The Dirty Air Cocktail
Ozone: This is the most widespread air pollutant and the main ingredient of smog. Lung experts liken inhaling ozone to a bad sunburn for the lungs. Breathing ozone pollution can cause wheezing, coughing and asthma attacks. About 60 percent of people in the United States live in unhealthy areas for ozone, according to the new EPA standards.
Year-round particle pollution: This toxic mix of soot, diesel exhaust, chemicals and aerosols and its tiny particles causes the haze we see over cities. Although we sneeze or cough out the larger particles, we breathe in the tiniest particles and they get trapped in our lungs. Most particle pollution comes from cars and trucks, factories, power plants and steel mills. Scientists study health problems linked to both long- and short-term particle pollution. One in six U.S. residents lives in an area with unhealthy particle pollution.
Short-term particle pollution: Twenty-four hour spikes in fine-particle pollution send more people to the emergency room for respiratory problems, and they increase the risk of death from heart attacks, strokes and lung disease. Nearly 93 million Americans live in counties with too many days of unhealthy spikes of particle pollution, according to the American Lung Association.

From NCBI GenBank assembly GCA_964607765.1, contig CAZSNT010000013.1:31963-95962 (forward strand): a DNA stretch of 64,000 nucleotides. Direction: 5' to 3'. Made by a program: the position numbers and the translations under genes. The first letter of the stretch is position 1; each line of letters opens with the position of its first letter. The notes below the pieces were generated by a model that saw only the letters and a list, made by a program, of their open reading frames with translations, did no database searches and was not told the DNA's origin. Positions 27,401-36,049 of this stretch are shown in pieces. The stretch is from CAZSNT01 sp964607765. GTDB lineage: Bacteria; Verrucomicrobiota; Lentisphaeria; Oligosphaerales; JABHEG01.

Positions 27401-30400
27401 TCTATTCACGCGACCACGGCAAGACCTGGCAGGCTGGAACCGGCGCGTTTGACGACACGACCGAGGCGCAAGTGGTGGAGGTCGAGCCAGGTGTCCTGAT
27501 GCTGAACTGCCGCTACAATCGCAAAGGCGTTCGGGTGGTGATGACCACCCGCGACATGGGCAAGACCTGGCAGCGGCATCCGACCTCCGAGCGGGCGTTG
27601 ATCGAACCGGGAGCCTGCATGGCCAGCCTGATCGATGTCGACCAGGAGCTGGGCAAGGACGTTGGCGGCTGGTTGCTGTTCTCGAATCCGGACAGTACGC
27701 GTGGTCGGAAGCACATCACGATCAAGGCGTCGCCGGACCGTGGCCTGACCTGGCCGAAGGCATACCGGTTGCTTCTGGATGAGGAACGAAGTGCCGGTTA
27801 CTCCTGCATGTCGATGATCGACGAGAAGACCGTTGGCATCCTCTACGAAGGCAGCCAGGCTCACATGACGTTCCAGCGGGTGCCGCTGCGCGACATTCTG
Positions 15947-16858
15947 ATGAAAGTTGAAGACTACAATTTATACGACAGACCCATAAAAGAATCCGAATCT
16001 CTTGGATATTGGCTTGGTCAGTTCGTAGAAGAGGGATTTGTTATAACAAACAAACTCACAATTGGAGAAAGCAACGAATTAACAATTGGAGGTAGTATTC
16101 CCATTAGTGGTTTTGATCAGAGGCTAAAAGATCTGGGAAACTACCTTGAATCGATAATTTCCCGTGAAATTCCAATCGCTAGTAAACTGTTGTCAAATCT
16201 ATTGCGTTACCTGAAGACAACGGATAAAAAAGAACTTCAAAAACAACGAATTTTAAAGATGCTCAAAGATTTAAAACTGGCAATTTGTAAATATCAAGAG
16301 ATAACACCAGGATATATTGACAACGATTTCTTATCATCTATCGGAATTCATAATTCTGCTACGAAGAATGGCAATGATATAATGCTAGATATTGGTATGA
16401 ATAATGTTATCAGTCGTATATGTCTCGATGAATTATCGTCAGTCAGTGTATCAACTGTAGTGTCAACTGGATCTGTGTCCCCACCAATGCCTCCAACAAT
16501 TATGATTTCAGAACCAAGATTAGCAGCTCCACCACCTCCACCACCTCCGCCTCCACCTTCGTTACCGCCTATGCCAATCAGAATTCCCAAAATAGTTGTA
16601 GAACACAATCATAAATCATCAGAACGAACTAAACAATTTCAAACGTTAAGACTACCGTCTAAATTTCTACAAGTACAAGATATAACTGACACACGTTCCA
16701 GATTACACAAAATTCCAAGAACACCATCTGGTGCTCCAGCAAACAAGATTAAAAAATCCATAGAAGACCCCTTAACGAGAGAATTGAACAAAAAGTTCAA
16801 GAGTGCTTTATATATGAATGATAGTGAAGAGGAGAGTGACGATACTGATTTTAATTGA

How to Handle Bad Air Quality Days
* Ozone levels peak in the afternoon, but particle levels can be worse in the morning. Minimize time you spend outside on Code Orange days or worse. Air conditioning and air filters help, so run the AC if it’s warm enough.
* Stay away from highways on your daily walk or run.
* Keep your lungs healthy. If you smoke, stop. Eat well and exercise regularly. Some small studies have found that vitamin D and omega-3 fatty acids may be good for lung health.
* Listen to warnings. Inhaling too much ozone causes specific symptoms: chest pressure and burning in the nose, eyes and mouth. And particulates can make any underlying diseases worse.
Sources: Norman Edelman, M.D., chief medical officer of the American Lung Association, and Fernando Holguin, M.D., assistant director of the University of Pittsburgh Medical Center’s Asthma Institute.
Elizabeth Agnvall is a contributing editor at the AARP Bulletin.